In December of 1902 The Seattle Times reported that Harris’ scheme was official:

“The California League will be known next year as the Pacific Coast League.  It will expand and take in Seattle and Portland.”

The Los Angeles Angels won the first PCL championship, but it was another Los Angeles team that caused the most excitement for Fisher and Sacramento in 1903.

In March three of Fisher’s players, Win Cutter, Charles Doyle and George Hildebrand jumped to the Los Angeles team, in the newly formed Pacific National League—they were said to have been recruited by former teammate Elmer Stricklett.  Hildebrand agreed to return, but Fisher took action as the other two prepared to board a train for L.A.  The San Francisco Call said:

“There was a sensational scene at the railway depot this afternoon, when Michael Fisher, manager of the Sacramento baseball nine, appeared with a police officer armed with warrants and caused Cutter and Doyle, two of the start players, to be placed under arrest on charges of obtaining money under false pretenses.”

The players were held in jail until they agreed to return to Fisher’s club, and the charges were dropped.

After the 1903 season Fisher relocated the franchise to Tacoma, Washington; the move brought better geographical balance to the league, and gave the PCL a foothold in a city that had just been vacated by the rival Pacific National League.

Charlie Graham remained team captain and the pitching staff was improved with the addition of Jim St. Vrain and Orval Overall.  Fisher’s Tacoma Tigers took the pennant, winning both halves of the split season schedule.

Charlie Graham

Charlie Graham

it was Graham, not Fisher, who was generally given credit for the success of the team.  As The Portland Oregonian later said:

“Mique Fisher in the strict sense of the term never was a great manager.  In a general way he knew baseball, but as a master of the fine points of the game as it should be played he was not up to the big thing…It was Graham who taught the players how to play the game.”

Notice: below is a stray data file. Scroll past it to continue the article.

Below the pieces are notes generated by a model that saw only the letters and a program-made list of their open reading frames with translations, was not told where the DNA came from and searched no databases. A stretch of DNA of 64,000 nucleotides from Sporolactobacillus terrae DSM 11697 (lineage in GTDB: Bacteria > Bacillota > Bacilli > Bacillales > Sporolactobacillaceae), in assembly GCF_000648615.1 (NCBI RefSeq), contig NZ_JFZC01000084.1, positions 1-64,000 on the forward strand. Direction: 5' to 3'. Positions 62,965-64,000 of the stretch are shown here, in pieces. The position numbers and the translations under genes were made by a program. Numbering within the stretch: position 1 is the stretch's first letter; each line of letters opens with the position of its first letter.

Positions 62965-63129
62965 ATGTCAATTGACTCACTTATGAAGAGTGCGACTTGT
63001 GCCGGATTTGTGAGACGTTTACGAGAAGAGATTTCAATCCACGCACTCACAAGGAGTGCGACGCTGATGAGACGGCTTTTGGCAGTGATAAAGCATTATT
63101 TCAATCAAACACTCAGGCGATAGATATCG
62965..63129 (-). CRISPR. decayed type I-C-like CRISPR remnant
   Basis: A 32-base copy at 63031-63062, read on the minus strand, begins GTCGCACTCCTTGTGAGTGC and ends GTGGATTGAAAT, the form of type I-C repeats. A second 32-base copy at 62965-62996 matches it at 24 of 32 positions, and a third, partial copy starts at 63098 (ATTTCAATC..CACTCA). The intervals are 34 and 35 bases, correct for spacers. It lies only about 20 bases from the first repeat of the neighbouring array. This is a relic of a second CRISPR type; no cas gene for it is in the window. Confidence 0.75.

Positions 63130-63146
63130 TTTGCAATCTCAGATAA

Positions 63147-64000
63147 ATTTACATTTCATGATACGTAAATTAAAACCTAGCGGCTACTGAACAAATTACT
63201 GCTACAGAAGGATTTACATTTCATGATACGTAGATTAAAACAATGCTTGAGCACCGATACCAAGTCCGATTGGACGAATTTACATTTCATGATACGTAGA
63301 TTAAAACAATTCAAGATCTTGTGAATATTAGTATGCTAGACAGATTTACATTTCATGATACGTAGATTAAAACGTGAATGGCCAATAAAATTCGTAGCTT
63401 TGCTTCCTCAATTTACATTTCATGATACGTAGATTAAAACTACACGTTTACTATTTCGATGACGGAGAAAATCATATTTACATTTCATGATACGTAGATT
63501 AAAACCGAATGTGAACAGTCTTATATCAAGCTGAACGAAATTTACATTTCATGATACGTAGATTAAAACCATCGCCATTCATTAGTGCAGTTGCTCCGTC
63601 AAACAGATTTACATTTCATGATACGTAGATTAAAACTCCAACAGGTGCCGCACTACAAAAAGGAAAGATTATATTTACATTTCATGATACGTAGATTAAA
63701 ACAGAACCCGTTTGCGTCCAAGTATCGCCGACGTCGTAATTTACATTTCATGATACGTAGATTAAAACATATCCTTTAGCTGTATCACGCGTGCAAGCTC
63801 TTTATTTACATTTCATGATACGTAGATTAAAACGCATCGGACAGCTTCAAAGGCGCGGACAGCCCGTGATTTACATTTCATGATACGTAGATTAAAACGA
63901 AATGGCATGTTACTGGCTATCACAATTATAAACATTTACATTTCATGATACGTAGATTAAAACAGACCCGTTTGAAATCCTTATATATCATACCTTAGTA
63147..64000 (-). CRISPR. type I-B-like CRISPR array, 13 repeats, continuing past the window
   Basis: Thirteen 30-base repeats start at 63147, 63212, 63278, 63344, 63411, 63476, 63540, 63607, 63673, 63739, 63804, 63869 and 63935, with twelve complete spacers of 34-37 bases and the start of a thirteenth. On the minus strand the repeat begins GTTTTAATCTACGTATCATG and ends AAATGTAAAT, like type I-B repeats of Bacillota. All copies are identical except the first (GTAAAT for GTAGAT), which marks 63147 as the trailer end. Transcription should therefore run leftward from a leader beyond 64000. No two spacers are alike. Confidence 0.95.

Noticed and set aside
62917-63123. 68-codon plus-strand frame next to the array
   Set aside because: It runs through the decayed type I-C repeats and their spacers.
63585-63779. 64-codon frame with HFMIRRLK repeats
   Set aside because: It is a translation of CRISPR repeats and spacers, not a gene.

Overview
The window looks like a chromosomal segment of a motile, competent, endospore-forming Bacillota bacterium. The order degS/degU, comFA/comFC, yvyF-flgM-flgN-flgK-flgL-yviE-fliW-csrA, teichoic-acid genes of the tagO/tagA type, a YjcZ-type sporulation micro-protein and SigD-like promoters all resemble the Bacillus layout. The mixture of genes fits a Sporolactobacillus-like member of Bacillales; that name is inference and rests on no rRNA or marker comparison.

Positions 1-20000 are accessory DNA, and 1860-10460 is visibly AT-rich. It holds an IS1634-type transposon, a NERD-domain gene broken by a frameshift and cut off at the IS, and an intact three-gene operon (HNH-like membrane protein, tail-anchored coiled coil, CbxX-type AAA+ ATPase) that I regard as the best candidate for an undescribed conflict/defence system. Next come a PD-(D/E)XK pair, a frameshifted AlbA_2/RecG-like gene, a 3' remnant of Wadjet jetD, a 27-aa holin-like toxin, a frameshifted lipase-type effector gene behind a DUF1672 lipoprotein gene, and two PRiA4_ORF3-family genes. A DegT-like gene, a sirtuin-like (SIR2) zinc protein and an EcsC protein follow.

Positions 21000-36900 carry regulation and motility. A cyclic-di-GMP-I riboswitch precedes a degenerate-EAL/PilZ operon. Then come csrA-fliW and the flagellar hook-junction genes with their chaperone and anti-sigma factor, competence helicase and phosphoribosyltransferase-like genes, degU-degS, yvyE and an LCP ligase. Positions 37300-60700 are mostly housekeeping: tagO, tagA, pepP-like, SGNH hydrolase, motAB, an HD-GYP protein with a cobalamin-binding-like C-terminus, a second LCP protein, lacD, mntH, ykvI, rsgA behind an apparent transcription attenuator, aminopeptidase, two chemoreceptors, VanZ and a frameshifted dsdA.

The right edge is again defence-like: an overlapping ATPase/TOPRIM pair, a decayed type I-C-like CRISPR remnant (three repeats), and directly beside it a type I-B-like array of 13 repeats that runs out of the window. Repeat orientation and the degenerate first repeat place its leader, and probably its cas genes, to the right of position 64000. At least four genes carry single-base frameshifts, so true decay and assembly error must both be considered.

The paper did concede that Fisher was a good players’ manager:

“His players liked him and worked hard for him and that always helped a whole lot.”

Other tended to dismiss Fisher, The Spokane Daily Chronicle called him:

“The man who has acted as the original blast furnace for the hot air factory.”

Fisher not only had his baseball acumen questioned, but the move to Tacoma turned out to be disastrous from a business standpoint. The Oregonian said the Tigers won in 1904 despite “little enthusiasm,” from the city of Tacoma.  Fisher also began to run afoul of his investors, according to The Daily Chronicle:

“It is no secret  the stockholders have been losing money and blame for that is laid on the manager.”

The 1905 Tigers started strong, winning the first half—again playing to small, indifferent crowds, then fell apart in the second half, finishing last.  The Tigers were badly beaten five games to one in a postseason series by the Los Angeles Angels.

In September of 1905, Fisher announced that a six-game series with the Oakland Oaks would be played in Spokane, Washington, giving rise to rumors that the team would relocate there the following season.  The rumor also stirred up a conflict with the Northwestern League, who laid claim to Spokane and took their case to the National Commission.

Fisher initially denied that the team had designs on Spokane, but in October he this telegram to The Spokane Chronicle:

“To Sporting Editor…Spokane has been awarded to the Coast League by the National Commission.”

The San Francisco Bulletin said the league needed to abandon Tacoma and:

“It certainly seems that the admission of Spokane is the only logical course for the league to pursue.”

Logic did not win out.  By November Fisher had negotiated a deal to move the team to Fresno, California, a town with roughly one-third the population of Spokane—the PCL made it official in January of 1906 that the Tacoma Tigers would become the Fresno Raisin Eaters.

Fisher had owned a half interest in the team in Tacoma, he gave up his ownership stake in Fresno and signed a three-year contract with the club.

It turned out to be another bad decision.

Fisher, for the first time, managed a team without Charlie Graham by his side.  The catcher started the season with the Boston Americans (his only big league season), but left the team in May to return to San Francisco a month after the 1906 earthquake—various sources attributed his departure to being homesick, wanting to be near family, or to attend to his wife who was ill; in any case he never returned east and signed with the Sacramento Cordovas in the California League in August.

Fresno was a last place team from wire-to-wire, finishing with a winning percentage well below .400.

The new ownership fired Fisher, who eventually sued the team to recover $500 he said he was promised if terminated before his three-year contract expired.  He never collected the $500 and told reporters:

I was gypped out of the franchise.”

Wallace “Happy Hogan” Bray was named to succeed Fisher as manager, but Fresno was dropped from the PCL after the Seattle Siwashes withdrew from the league, in order to maintain an even number of teams.

Fisher’s managerial career was over, but his baseball career was not; more on that tomorrow.